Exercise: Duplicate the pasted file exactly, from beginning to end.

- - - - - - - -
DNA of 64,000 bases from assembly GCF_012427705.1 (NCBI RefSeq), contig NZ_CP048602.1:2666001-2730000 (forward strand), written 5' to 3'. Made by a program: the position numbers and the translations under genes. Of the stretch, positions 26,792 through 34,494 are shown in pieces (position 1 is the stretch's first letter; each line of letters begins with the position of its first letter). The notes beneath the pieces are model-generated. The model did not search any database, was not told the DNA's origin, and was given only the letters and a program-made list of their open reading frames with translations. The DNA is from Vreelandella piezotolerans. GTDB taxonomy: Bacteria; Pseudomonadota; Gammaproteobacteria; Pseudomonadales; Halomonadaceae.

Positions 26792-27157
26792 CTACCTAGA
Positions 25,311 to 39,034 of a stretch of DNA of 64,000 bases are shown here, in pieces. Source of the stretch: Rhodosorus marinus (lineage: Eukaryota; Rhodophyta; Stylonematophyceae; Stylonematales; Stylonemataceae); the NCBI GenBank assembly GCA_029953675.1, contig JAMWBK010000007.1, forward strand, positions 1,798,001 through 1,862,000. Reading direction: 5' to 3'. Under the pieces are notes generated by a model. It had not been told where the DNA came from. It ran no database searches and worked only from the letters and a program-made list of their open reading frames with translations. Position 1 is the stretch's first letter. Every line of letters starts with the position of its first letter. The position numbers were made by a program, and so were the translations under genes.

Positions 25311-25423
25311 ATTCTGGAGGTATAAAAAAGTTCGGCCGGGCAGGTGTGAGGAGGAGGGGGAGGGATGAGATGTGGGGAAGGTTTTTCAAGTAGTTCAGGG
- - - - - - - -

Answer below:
DNA of 64,000 bases from assembly GCF_012427705.1 (NCBI RefSeq), contig NZ_CP048602.1:2666001-2730000 (forward strand), written 5' to 3'. Made by a program: the position numbers and the translations under genes. Of the stretch, positions 26,792 through 34,494 are shown in pieces (position 1 is the stretch's first letter; each line of letters begins with the position of its first letter). The notes beneath the pieces are model-generated. The model did not search any database, was not told the DNA's origin, and was given only the letters and a program-made list of their open reading frames with translations. The DNA is from Vreelandella piezotolerans. GTDB taxonomy: Bacteria; Pseudomonadota; Gammaproteobacteria; Pseudomonadales; Halomonadaceae.

Positions 26792-27157
26792 CTACCTAGA
Positions 25,311 to 39,034 of a stretch of DNA of 64,000 bases are shown here, in pieces. Source of the stretch: Rhodosorus marinus (lineage: Eukaryota; Rhodophyta; Stylonematophyceae; Stylonematales; Stylonemataceae); the NCBI GenBank assembly GCA_029953675.1, contig JAMWBK010000007.1, forward strand, positions 1,798,001 through 1,862,000. Reading direction: 5' to 3'. Under the pieces are notes generated by a model. It had not been told where the DNA came from. It ran no database searches and worked only from the letters and a program-made list of their open reading frames with translations. Position 1 is the stretch's first letter. Every line of letters starts with the position of its first letter. The position numbers were made by a program, and so were the translations under genes.

Positions 25311-25423
25311 ATTCTGGAGGTATAAAAAAGTTCGGCCGGGCAGGTGTGAGGAGGAGGGGGAGGGATGAGATGTGGGGAAGGTTTTTCAAGTAGTTCAGGG